From: Nikolai Grigoriev (firstname.lastname@example.org)
Date: Tue Nov 05 2002 - 09:44:46 PST
> As for allowing attributes on empty elements--I read the FO spec as
> implying that any inheritible attribute may be specified
> anywhere--whether it can be inherited because of the document structure
> is another question--but I wouldn't expect a validator to choke if I put
> non-sensical (but otherwise allowed) attributes on an empty element
> (although I wouldn't mind an informational message that the attributes
> cannot have any effect, but that would be a frill).
Unfortunately, it is not possible to distinguish between errors and warnings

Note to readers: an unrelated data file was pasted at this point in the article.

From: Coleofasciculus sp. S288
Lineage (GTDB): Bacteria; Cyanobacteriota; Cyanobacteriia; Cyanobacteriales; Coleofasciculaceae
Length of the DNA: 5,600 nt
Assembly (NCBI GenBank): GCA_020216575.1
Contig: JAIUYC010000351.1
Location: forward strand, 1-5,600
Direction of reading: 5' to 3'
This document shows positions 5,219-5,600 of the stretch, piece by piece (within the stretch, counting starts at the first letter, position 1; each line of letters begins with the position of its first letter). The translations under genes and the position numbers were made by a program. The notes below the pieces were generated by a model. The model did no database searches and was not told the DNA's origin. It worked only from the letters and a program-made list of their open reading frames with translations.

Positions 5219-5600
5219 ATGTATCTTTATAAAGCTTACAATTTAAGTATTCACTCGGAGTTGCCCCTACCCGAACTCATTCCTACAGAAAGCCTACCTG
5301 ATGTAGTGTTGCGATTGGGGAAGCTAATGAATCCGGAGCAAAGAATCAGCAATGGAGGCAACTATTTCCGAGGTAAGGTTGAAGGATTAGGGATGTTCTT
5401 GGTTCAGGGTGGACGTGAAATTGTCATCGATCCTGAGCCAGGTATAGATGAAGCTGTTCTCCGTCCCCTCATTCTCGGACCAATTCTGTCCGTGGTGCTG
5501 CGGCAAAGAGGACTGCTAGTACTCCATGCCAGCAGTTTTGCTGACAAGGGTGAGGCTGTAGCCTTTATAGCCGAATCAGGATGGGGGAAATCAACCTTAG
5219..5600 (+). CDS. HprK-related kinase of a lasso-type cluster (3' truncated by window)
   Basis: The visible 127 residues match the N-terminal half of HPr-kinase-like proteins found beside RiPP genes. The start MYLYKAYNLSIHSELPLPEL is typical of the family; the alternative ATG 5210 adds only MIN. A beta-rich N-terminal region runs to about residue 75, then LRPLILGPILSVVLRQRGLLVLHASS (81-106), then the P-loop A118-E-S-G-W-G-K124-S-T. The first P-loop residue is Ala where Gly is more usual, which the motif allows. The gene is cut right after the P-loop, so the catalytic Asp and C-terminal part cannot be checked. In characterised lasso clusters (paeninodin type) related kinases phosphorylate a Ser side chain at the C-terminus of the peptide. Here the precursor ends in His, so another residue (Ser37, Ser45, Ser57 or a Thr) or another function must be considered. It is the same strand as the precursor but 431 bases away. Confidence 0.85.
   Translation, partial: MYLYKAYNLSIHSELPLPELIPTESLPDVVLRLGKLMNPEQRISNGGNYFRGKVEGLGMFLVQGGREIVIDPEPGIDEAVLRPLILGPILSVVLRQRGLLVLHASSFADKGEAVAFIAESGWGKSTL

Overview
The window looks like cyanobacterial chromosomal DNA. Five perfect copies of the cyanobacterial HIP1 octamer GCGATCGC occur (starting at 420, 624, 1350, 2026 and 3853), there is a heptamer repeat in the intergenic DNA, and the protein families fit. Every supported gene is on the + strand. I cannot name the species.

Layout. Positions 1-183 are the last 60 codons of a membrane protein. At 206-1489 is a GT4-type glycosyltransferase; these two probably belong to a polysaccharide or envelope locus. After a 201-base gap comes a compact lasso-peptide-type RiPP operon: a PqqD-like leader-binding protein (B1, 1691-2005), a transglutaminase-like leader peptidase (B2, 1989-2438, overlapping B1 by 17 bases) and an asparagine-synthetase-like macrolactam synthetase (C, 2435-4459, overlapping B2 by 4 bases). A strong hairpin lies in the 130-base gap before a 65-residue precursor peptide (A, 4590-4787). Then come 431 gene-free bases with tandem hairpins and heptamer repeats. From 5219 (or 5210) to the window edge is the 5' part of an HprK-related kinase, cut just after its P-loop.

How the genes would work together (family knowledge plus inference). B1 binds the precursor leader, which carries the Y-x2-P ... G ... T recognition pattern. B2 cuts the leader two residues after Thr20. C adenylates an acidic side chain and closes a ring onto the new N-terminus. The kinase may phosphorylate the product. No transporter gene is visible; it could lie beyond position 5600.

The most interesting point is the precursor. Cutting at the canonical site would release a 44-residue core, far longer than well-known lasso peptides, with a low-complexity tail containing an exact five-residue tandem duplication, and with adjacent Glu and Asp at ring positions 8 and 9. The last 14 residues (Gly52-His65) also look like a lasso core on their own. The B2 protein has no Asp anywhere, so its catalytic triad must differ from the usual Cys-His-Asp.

in a DTD: you are either conformant or not :-). Mathematically speaking,
we should have permitted all attributes but @id/@ref-id anywhere in the
document tree. But since no one can purposedly specify @master-reference
on a fo:page-number, such a combination indicates a possible stylesheet
More or less like if(a=b) in C: the construct is not an error by itself,
but most probably results from a mistype instead of a deliberate choice;
so it is reported by all compilers despite its validity.
A similar choice is made in the DTD when it comes to <string> values
for @text-align. The property is poorly designed in CSS2 (IMHO): "left"
is a valid keyword but "lepht" is valid again - as a <string>; a validator's
nightmare. We decided to drop <string> values at all for a moment -
catching misprints in keywords seemed more important. Not very rigorous
but practical :-).
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